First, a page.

At the beginning of the twentieth century the Rose's Company, which produced Rose's lime juice, saw demand for its product outgrow its ability to supply the product from Montserrat. Their response to the situation was to buy land on Dominica and encourage Montserrat farm labourers to relocate. As a result there came to be two linguistic communities in Dominica. Over time there has been much intermarrying, but there are still traces of difference in origin.[33]

Languages[edit]

English is the official language of Dominica and is universally spoken and understood. However, because of historic French occupation during different times in history, and the island's location (it lies between the two French-speaking departments of Martinique and Guadeloupe), Antillean Creole, based on French, is spoken by many people on the island. It is particularly used among the older generation, which also speaks a language known as "patois". Because of a decline in its usage by the younger generation, initiatives have been set up in an effort to increase usage and promote this unique part of the nation's history and culture. The dialect of Dominica also includes Kokoy, along with Creole—French-based patois. Cocoy, or Kokoy,[34] is a mix of Leeward Island English-Creole and Dominican Creole. It is mainly spoken in the north-eastern villages of Marigot and Wesley.[35] As a result of this admixture of languages and heritage, Dominica is a member of both the English-speaking Commonwealth of Nations and the French-speaking La Francophonie.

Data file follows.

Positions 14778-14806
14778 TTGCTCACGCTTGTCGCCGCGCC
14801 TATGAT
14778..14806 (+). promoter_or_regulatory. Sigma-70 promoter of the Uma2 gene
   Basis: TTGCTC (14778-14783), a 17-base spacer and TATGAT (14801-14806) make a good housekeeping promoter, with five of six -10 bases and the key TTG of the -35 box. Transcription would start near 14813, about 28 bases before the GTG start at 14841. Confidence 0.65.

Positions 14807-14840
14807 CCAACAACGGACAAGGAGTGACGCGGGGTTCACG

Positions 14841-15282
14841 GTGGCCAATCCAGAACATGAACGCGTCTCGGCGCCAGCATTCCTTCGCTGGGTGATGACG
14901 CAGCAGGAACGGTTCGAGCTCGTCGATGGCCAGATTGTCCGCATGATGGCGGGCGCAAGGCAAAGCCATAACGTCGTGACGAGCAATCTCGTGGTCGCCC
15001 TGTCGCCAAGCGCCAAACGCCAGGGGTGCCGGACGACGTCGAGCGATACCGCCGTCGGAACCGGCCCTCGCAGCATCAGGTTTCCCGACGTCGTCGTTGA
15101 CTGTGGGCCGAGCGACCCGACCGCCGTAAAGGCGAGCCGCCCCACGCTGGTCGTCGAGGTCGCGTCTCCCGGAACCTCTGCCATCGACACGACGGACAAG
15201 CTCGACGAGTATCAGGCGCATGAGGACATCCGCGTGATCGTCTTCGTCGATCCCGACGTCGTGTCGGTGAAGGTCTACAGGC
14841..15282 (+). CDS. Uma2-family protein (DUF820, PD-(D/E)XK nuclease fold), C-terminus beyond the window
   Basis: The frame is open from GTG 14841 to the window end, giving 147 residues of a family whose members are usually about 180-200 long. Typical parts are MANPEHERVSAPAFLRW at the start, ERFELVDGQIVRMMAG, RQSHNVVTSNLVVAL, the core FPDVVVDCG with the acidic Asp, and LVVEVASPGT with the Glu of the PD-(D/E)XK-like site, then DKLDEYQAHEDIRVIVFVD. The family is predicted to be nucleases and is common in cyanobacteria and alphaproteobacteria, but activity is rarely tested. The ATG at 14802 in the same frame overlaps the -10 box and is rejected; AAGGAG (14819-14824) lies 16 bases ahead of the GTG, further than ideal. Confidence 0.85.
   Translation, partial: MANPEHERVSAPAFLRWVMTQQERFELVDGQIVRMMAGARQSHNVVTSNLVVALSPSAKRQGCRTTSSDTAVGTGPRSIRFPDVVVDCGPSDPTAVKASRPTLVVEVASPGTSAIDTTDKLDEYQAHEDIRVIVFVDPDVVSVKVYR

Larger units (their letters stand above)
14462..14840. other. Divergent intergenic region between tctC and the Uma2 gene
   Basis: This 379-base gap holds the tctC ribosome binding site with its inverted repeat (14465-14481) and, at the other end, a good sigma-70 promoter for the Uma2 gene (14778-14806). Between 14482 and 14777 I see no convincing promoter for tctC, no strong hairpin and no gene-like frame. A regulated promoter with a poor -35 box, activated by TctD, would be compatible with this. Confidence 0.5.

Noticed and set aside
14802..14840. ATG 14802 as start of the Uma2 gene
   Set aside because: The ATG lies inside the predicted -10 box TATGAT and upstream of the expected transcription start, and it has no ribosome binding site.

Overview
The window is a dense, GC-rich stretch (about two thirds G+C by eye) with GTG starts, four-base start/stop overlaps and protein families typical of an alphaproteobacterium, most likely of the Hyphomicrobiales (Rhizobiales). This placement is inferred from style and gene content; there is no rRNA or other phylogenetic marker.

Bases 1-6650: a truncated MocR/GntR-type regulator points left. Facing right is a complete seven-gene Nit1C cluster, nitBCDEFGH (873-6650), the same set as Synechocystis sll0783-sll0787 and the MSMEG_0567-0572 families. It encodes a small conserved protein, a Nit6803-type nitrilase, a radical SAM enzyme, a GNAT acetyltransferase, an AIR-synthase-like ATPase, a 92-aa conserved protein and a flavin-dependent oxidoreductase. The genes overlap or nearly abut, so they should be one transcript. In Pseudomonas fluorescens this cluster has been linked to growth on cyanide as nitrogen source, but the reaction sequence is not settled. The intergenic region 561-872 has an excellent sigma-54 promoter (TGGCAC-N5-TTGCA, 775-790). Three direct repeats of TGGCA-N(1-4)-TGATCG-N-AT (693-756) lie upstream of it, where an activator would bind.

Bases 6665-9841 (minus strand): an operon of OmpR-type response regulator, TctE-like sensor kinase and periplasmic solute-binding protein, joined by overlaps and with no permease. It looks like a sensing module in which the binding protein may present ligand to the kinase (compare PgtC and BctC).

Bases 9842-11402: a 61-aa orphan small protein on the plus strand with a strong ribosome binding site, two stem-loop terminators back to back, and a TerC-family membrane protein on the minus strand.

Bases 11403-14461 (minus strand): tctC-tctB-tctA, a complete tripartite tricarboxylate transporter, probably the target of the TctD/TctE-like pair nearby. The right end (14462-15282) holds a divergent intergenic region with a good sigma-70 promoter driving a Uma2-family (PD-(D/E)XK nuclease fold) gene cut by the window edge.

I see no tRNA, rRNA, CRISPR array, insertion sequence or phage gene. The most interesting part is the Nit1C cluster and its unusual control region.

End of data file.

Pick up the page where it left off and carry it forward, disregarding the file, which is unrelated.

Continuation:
Religion[edit]

About 80% of the population is Roman Catholic, though in recent years a number of Protestant churches have been established. There is also a small Muslim community in Dominica, and the nation's first mosque was built recently near Ross University.[36]

Largest cities[edit]

Culture[edit]

Dominica's east coast Carib Territory

Dominica is home to a wide range of people. Although it was historically occupied by several native tribes, the Arawaks and Carib (Kalinago) tribes occupied it at the time European settlers reached the island. "Massacre" is a name of a river dedicated to the murders of the Native villagers by French and British settlers, because the river ran red with blood for days. Both the French and British tried to claim the island and imported slaves from Africa for labor. The remaining Caribs now live on a 3,700-acre (15 km2) territory on the east coast of the island. They elect their own chief. This mix of cultures has produced the current culture.

Music and dance are important facets of Dominica's culture. The annual independence celebrations display a variety of traditional song and dance. Since 1997, there have also been weeks of Creole festivals, such as "Creole in the Park" and the "World Creole Music Festival".